A Swiss tourist taken hostage in North Africa in January has been released to authorities in Mali, officials said on Sunday.
The health of the Swiss citizen, who had been held in Mali after his capture with three other European tourists, appears to be reasonably good considering the six-month ordeal, according to information received by Swiss representatives in Mali, a foreign ministry official said.
Two of the other hostages were released in April, and the third was killed in May.
The release was the second in a matter of hours on opposite sides of the world of hostages being held by groups linked to al-Qaeda. In the Philippines, militants freed an Italian Red Cross worker earlier on Sunday.
One of the four hostages held in North Africa, Edwin Dyer of Britain, was killed by his captors on May 31, British Prime Minister Gordon Brown said.
The four European tourists — as well as two senior UN envoys — were kidnapped near the Mali and Niger borders. Likely abducted by local gunmen, they were transferred to al-Qaeda’s North Africa branch, which asked for a ransom and the release of a radical Islamist preacher held in Britain.
Mali President Amadou Toumani Toure informed Swiss officials of the man’s release, Ambassador Markus Boerlin of the foreign ministry told reporters in the Swiss capital, Bern.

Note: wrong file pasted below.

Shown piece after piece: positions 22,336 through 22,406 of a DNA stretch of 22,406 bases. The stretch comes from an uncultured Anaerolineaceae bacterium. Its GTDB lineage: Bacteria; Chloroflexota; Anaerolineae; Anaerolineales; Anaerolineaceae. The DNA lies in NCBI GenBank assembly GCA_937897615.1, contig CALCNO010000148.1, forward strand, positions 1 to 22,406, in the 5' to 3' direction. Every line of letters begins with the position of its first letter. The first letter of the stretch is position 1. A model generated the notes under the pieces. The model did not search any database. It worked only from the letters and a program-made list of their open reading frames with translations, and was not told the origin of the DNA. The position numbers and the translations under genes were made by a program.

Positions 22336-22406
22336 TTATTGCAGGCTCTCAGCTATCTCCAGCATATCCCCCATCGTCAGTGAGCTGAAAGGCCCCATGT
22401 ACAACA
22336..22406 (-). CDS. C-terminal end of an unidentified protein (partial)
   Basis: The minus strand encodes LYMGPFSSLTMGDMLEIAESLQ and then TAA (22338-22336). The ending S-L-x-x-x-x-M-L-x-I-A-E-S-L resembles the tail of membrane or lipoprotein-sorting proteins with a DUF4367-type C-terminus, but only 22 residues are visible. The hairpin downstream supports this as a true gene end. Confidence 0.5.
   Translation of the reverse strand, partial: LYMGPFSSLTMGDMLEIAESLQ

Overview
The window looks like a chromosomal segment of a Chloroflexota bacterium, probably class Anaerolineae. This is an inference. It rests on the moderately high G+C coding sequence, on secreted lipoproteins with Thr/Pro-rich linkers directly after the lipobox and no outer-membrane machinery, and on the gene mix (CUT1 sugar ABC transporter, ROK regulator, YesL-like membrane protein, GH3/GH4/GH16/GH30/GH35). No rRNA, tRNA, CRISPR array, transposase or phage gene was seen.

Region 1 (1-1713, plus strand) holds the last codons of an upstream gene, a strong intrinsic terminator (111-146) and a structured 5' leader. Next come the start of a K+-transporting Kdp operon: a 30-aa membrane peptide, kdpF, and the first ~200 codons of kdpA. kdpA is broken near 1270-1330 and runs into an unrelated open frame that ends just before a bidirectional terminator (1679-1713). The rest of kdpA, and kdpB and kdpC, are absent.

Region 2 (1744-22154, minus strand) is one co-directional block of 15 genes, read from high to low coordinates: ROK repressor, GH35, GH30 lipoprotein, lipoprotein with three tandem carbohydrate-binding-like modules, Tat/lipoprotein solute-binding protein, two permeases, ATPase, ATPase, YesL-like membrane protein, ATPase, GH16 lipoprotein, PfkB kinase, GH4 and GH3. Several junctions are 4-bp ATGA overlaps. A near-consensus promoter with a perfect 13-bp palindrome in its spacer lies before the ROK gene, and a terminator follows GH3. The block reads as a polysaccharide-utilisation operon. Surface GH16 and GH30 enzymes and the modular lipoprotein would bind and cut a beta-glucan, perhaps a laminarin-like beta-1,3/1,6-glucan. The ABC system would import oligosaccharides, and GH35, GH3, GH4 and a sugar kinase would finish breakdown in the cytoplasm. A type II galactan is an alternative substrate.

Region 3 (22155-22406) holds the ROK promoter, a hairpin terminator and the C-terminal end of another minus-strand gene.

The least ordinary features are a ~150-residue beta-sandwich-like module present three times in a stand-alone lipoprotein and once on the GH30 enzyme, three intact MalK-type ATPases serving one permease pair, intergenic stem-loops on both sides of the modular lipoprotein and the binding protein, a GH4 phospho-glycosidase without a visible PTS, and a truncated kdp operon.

The freed hostage was expected late on Sunday in Bamako, Mali, where he would be handed over to Swiss representatives, Boerlin said.
“He will then be immediately examined and cared for by a physician,” Boerlin said. “As soon as his health permits, he will be brought back to his family in Switzerland.”
Swiss officials have yet to learn of the details of the release and were unable to talk to the man until his arrival in Bamako, Boerlin said.
“It is clear, however, that he is exhausted after nearly a half year of being a hostage,” he said.
Boerlin said Swiss officials never negotiated with the kidnappers and paid no ransom.
The Swiss ministry thanked the government of Mali for its efforts in winning the release. Boerlin said Switzerland had long years of cooperation with the Mali government to promote its development.
Swiss officials have been in close touch with the man’s family during his captivity, which “was a difficult time of hope and deep concern for his life,” especially after the death of Dyer, said Christian Dussey, head of the crisis staff set up by the Swiss government.
Officials have never disclosed the name of the Swiss man, but Swiss media have identified him as Werner Greiner.